C++20 Concepts in Visual Studio 2019 16.3 Preview 2

Back in mid-August, Microsoft released the 2nd preview of Visual Studio 2019 16.3. This is the first version of Visual Studio to support concepts from C++20 both in the compiler and the standard library (header <concepts>) without the changes made at the ISO C++ standards meeting in Cologne. These changes are available when you compile with the /std:c++latest switch.

Concepts allow performing compile-time validation of template arguments and function dispatch based on properties of types. Concepts are very useful in libraries where they can be used to impose compile-time checks on the template arguments of functions or types. For instance, a generic algorithm for sorting a container would require the container type to be sortable for the program to even compile.

In this article, I will show an example with a concept that verifies that a type T can be converted to a std::string via a to_string() function, that is either a member of the class or a free function.

In the code below, OverloadsToString is a concept that checks that a free function called to_string exists, and it takes a single argument of type T and returns a std::string. On the other hand, HasToString is a concept that checks that a type T has a method called to_string that takes no arguments and returns a std::string. These two concepts, are composed together using operator || in a new concept called StringConvertible. A concept composed this way is called a disjuction. On the other hand, a composition of two constraints with operator && is called a conjunction.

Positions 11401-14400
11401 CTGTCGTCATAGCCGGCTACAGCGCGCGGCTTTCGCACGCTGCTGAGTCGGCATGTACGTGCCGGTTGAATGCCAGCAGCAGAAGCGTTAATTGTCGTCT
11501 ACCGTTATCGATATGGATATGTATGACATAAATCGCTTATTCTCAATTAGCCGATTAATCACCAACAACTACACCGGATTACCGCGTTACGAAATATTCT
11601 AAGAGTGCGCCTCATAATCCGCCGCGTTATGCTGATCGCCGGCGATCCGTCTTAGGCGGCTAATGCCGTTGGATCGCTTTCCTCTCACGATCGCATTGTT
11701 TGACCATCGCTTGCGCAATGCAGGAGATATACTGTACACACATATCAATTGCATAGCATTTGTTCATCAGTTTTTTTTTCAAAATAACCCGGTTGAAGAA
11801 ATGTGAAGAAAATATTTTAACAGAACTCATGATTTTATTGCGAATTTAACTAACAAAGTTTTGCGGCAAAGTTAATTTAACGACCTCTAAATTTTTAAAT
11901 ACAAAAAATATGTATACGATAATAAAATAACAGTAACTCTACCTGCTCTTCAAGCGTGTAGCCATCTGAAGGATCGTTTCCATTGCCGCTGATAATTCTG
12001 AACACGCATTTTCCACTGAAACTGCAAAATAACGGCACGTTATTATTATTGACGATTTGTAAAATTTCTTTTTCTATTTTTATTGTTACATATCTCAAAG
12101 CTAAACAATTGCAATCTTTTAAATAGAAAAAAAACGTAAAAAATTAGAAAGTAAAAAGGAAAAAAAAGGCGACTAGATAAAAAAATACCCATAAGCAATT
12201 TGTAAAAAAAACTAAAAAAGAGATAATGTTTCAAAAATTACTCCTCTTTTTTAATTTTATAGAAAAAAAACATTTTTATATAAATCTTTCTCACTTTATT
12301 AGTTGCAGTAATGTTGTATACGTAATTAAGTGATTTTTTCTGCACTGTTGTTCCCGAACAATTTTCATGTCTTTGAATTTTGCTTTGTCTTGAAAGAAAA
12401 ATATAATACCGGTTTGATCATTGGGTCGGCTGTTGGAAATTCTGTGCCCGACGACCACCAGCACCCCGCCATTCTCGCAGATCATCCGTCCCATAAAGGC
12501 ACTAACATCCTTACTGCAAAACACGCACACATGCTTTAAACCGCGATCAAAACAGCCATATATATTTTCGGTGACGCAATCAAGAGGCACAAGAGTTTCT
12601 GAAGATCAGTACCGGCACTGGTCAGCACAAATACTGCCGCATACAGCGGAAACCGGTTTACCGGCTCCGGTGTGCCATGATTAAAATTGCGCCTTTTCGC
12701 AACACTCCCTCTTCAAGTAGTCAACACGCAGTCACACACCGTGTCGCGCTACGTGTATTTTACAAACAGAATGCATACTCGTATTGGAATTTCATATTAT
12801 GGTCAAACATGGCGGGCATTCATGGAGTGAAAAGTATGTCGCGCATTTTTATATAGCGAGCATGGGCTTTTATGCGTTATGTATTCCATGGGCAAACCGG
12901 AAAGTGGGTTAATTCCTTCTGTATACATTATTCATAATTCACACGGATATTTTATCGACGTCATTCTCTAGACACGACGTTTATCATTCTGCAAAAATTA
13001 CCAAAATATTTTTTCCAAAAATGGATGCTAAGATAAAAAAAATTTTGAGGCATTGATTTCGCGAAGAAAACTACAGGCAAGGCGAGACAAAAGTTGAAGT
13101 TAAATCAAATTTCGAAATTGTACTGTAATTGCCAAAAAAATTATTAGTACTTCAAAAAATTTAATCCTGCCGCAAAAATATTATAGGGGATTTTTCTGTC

We can use the StringConvertible concepts to perform checks on types. In the following example, an instance of the class foo can be converted to a std::string using the function to_string (for simplicity, this function does not to much except returning the same string for all instances). For the class bar there is no way to convert an instance of it to a std::string. On the other hand, the class foobar has a method called to_string. We can verify that a type is satifsfying the concept or not using static_assert, as shown below:

As mentioned earlier, concepts are useful to express expectations on the template arguments of a function template or a class template. In the following example, serialize is a function template that expects its template argument to be convertible to a std::string. Similarly, Serializable is a class template that expects the template argument T to be convertible to a std::string.

If you compile this code, the lines marked with error (in the comments) will produce the following errors:

The syntax used above (template <typename T> requires StringConvertible<T>) to specify the expectations on the template argument is a bit cumbersome. An alternative that is simpler and more intuitive exists:

All the code shown here compiles with Visual Studio 2019 16.3 Preview 2.

Of course, this is barely an introduction to concepts. There are many more things you need to learn about concepts, which you can find on thw web. You can learn more about concepts here:

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